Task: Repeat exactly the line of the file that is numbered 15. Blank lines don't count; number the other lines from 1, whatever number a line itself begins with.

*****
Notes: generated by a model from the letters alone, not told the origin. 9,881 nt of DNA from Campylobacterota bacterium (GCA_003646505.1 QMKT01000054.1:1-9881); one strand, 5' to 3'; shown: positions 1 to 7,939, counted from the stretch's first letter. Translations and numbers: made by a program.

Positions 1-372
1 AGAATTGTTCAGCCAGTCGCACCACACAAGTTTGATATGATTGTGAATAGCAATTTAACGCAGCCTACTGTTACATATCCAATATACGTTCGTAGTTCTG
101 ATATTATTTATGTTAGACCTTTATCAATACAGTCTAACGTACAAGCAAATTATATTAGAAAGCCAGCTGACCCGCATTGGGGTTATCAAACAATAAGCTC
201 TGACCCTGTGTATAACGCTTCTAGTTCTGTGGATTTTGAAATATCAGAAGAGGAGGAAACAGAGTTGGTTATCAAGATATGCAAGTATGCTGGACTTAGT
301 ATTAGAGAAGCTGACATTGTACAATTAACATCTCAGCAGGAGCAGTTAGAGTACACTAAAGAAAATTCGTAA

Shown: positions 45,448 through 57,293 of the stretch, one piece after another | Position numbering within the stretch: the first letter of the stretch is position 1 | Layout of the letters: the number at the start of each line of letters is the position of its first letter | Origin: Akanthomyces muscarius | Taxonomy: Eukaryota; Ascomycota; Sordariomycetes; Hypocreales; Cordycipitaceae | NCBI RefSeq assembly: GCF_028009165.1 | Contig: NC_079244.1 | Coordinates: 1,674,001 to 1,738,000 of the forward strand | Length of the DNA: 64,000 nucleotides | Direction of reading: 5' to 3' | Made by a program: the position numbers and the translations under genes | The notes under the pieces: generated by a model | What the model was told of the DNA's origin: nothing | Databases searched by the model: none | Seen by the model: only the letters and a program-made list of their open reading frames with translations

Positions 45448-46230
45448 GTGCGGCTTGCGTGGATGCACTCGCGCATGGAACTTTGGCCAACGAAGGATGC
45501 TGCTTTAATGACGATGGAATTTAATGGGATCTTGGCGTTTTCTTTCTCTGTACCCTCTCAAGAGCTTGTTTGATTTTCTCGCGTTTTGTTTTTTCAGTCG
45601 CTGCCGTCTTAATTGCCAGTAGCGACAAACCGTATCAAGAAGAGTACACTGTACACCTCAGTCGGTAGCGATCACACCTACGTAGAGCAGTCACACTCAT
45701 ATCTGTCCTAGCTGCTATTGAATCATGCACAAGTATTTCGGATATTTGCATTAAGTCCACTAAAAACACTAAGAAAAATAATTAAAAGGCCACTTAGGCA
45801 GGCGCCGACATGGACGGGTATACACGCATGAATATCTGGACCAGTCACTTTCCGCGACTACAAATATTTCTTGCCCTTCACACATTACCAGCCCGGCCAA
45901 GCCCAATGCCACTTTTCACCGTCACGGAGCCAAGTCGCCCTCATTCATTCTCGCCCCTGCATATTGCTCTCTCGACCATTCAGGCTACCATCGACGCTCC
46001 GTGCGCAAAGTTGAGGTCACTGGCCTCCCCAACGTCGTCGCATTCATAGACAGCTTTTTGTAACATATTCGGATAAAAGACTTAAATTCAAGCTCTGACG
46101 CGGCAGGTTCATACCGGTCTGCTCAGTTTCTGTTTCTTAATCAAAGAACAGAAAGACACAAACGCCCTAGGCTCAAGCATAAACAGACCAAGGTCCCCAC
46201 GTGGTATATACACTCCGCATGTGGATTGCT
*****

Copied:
46001 GTGCGCAAAGTTGAGGTCACTGGCCTCCCCAACGTCGTCGCATTCATAGACAGCTTTTTGTAACATATTCGGATAAAAGACTTAAATTCAAGCTCTGACG